If Republicans Regain Control of Congress What Spending Would They Actually Cut?

09/29/2010 07:13 am ET | Updated May 25, 2011

You may have heard that the Republicans released a "Pledge to America" plan, a budgetary blueprint which reads more like a Pledge to Bankrupt America plan (the sequel!). Sure they include red meat items like medical liability reform and stricter border enforcement, a pledge to "honor families, traditional marriage, life, and the private and faith-based organizations that form the core of our American values" and copious pledges to reign in spending and attack our deficit and debt. Yet they were so short on specifics, that it got many wondering what they would actually cut. Considering the shrink-the-government Tea Party element infiltrating the Republican party, it's a question worth asking. President Obama spoke on CNBC last week and did what so far the mainstream media have failed to do: asked what the Tea Party actually wants to do to control spending. Here are his exact quotes:

"The problem that I've seen in the debate that's been taking place and in some of these Tea Party events is, I think they're misidentifying sort of who the culprits are here," said Obama. "As I said before, we had to take some emergency steps last year. But the majority of economists will tell you that the emergency steps we take are not the problem long-term. The problems long-term are the problems that I talked about earlier. We had two tax cuts that weren't paid for, two wars that weren't paid for. We've got a population that's getting older. We're all demanding services, but our taxes have actually substantially gone down."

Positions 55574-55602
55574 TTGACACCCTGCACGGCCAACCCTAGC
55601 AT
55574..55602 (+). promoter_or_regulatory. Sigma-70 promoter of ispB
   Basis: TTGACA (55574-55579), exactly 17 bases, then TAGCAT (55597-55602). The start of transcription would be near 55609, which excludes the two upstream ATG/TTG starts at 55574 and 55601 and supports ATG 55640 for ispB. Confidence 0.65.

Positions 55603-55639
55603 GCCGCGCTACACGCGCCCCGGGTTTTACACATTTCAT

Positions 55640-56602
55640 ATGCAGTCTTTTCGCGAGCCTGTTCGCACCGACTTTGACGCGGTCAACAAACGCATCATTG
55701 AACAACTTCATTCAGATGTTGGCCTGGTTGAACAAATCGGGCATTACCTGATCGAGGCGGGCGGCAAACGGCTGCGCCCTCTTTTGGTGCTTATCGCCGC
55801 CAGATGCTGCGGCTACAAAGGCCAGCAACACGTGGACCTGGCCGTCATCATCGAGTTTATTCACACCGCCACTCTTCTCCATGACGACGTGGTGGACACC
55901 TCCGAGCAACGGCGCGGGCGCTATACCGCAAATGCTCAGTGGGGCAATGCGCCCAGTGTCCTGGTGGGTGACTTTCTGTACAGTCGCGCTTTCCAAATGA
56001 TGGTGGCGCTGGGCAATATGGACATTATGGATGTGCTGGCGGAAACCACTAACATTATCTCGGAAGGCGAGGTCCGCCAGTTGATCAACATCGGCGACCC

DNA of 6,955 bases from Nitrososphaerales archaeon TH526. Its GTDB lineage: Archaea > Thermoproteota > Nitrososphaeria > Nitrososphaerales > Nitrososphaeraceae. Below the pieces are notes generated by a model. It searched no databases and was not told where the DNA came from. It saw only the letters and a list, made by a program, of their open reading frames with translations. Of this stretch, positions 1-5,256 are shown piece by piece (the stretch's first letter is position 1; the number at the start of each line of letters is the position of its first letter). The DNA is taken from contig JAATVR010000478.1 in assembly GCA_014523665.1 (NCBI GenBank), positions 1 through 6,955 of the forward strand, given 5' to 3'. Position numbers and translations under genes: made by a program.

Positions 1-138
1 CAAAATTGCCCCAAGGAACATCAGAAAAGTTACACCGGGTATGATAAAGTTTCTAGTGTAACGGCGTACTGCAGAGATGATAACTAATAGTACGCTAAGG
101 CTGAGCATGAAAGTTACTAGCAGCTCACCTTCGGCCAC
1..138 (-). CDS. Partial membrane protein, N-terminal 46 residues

"So the challenge, I think, for the Tea Party movement is to identify, specifically, what would you do?" he added. "It's not enough just to say get control of spending. I think it's important for you to say, I'm willing to cut veterans' benefits or I'm willing to cut Medicare or Social Security benefits or I'm willing to see these taxes go up. What you can't do, which is what I've been hearing a lot from the other side, is we're going to control government spending, we're going to propose $4 trillion of additional tax cuts, and that magically somehow things are going to work. Now, some of these are very difficult choices."

For all the Tea Partiers saying their Taxed Enough Already and practically foaming at the mouth for reduced government spending, there are areas like Defense that they would not cut or might even spend more on. We know they want to spend $700 billion dollars to extend the Bush tax cuts for the rich without any plan to pay for it, which is the same plan they had when they enacted them in the first place. But as Republican Minority Leader Mitch McConnell puts it, America has issues with how much it spends, which he has only recently become aware of after eight Bush years borrowing from China to spend like crazy on tax cuts and wars:

"We have a spending problem. We spend too much. We don't have a taxing problem. We don't tax too little," McConnell told reporters. "And if we want to begin to get ourselves out of this economic trough that we're in, the only way to do that is to grow the private sector."